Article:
As if the tragedy of earthquakes in Japan and Ecuador and fatal flooding in Texas isn’t bad enough, the world is subjected to the predictable voices of those who claim that these disasters are signs of divine retribution. There have always been, and perhaps always will be, those who speculate that God uses natural disasters to punish humanity and those who try to pinpoint the end of history when God’s judgment will be rendered.
These issues have been around so long we even have terms for theological discourse concerning them. For example, Theodicy attempts to deal with how and why a benevolent God allows evil and suffering. And, Eschatology is the study of questions about the final events of history or the ultimate destiny of humanity.
Our response to human tragedy and our beliefs about God’s intentions probably say more about our own personality and outlook on life than about God. It is understandable when people are hurting and need to assign blame for the events that caused harm. And people whose experience of life involves heavy doses of righteous indignation and divine retribution naturally want God to take charge and straighten out everybody they disapprove of.
For my own part, I’m impressed with the complexity of the physical universe. The more science discovers about things like quarks, chaos, leptons, and pheromones, the more my view of the Divine Being expands. Why would God go to so much trouble just to perplex humanity and then to destroy us? Isn’t it just as likely that God created all things for good and gave human beings the resources to discover ways to cherish and protect creation and its creatures? For me, life is one big epiphany!
When I peer into suffering, I see the God of compassion not causing harm but caring for those who are hurting. When I ponder the end of history, what comes to mind is not a so-called “rapture” or celestial supreme court, but instead a cosmic “Ah-ha” experience in which “every knee shall bow and every tongue shall confess” (Isaiah 45:23, Romans 14:11, and Philippians 2:10,11).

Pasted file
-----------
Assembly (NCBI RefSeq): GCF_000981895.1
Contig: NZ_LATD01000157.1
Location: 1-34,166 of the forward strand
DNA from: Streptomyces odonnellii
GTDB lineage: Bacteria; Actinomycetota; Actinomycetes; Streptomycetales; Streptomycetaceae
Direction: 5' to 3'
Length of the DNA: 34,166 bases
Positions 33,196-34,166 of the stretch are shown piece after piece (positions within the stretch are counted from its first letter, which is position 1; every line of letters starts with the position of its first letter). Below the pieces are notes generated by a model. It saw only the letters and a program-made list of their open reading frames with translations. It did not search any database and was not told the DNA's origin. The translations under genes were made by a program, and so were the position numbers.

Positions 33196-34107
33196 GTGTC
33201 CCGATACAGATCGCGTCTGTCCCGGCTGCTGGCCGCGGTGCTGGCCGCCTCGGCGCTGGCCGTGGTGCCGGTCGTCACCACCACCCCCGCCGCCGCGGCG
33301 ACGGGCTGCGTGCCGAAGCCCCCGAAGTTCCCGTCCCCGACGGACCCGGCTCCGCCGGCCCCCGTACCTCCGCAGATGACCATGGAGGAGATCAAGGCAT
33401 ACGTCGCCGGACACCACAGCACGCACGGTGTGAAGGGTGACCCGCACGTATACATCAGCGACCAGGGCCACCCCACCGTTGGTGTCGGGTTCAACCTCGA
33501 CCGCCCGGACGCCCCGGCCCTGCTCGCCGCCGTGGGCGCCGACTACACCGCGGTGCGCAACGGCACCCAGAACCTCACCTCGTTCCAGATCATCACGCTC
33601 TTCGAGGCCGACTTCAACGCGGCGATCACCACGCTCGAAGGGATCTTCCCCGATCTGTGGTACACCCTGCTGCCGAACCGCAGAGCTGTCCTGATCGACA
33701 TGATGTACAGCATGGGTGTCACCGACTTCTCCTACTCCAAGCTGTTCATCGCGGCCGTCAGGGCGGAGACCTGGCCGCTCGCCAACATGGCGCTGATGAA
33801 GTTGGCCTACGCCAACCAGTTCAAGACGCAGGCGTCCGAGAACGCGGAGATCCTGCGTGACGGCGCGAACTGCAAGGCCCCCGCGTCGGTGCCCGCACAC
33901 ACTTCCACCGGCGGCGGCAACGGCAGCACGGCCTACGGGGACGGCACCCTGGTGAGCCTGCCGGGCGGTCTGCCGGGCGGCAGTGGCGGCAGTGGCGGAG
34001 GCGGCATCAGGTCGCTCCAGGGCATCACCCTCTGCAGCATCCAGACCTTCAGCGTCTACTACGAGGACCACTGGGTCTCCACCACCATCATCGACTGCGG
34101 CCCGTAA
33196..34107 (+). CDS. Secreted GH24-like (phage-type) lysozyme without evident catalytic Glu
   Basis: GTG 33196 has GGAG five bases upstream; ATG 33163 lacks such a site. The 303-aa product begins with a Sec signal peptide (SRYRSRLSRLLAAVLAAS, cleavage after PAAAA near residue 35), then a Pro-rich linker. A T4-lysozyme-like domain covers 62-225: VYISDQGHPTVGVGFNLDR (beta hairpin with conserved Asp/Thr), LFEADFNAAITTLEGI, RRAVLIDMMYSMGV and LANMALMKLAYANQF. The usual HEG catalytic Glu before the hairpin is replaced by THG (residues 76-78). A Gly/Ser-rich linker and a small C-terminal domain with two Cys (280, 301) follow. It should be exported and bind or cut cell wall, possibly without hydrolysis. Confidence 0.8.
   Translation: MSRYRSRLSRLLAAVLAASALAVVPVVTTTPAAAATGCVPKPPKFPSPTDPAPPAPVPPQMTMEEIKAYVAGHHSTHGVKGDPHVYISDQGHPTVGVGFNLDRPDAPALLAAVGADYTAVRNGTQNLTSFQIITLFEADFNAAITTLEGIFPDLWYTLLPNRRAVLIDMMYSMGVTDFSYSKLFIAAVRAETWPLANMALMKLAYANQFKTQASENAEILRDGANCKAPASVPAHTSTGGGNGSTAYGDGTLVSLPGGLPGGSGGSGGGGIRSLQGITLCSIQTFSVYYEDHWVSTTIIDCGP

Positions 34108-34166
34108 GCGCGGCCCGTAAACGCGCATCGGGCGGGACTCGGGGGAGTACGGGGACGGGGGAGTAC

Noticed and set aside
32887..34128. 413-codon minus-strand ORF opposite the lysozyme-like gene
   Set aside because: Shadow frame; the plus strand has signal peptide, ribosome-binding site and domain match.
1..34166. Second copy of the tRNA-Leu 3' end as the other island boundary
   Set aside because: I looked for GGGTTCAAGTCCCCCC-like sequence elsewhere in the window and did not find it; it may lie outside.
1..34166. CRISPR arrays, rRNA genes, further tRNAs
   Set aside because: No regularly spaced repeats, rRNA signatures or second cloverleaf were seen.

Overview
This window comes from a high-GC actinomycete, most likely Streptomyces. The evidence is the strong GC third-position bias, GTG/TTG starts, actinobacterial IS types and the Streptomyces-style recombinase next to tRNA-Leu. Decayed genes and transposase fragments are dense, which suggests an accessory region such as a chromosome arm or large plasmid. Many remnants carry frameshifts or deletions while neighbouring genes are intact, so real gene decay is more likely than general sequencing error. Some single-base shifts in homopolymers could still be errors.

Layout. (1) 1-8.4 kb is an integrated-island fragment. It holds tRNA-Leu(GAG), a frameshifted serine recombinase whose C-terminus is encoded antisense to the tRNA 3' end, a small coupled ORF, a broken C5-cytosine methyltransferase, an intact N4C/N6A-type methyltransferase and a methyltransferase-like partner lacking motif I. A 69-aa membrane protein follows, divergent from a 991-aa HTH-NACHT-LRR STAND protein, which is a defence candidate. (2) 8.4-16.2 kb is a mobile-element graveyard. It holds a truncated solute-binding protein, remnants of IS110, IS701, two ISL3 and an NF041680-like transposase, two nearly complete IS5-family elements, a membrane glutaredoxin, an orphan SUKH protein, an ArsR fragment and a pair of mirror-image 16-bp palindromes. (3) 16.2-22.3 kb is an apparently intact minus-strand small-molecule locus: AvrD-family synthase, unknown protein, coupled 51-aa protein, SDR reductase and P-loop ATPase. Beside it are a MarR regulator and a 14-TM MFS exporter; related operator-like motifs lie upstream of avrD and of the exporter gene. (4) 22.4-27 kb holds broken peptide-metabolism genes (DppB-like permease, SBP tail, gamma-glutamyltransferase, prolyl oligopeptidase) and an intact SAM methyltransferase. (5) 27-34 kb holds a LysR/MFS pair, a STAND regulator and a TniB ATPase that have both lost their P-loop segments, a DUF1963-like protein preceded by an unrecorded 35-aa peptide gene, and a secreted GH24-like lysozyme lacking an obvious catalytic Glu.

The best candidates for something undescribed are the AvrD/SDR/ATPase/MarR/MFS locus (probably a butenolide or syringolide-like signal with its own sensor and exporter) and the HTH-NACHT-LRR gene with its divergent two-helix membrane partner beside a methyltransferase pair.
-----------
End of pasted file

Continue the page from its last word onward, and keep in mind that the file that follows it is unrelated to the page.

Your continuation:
The issues are far from settled and the discourse will continue. Those who need a wrathful God and an end of things characterized by judgment and retribution have plenty of preachers and churches to reinforce their viewpoints. However, I am grateful to be a part of a tradition that believes “the universe is good, that it is the work of a single loving God who creates, sustains, and directs it” (Book of Common Prayer, 846). I am privileged to foster a view of the Christian hope, which is “to live with confidence in newness and fullness of life, and await the coming of Christ in glory, and the completion of God’s purpose for the world” (Book of Common Prayer, 861).
What then are we to say about these things? If God is for us, who is against us?… Who will separate us from the love of Christ? Will hardship, or distress, or persecution, or famine, or nakedness, or peril, or sword?… No, in all these things we are more than conquerors through him who loved us. For I am convinced that neither death, nor life, nor angels, nor rulers, nor things present, nor things to come, nor powers, nor height, nor depth, nor anything else in all creation, will be able to separate us from the love of God in Christ Jesus our Lord. (Romans 8:31, 35, 37-39)
I suggest that participation rather than speculation is a more appropriate faith-based response to disasters like these. Episcopalians can make a contribution to Episcopal Relief and Development through a parish church or directly. If you are a member of another religious body, consider participating in the relief agency associated with it. I suggest also that a prayer is more helpful than a scare. Here’s one that is adapted from the New Zealand Book of Common Prayer.
God of consolation, grant to those who suffer and sorrow at this time of devastation in Ecuador, Japan, and Texas the spirit of faith and courage, that they may have the strength to meet the days to come with steadfastness and patience; not sorrowing without hope but clinging to your goodness and love, through Jesus Christ who is the resurrection and the life. Amen.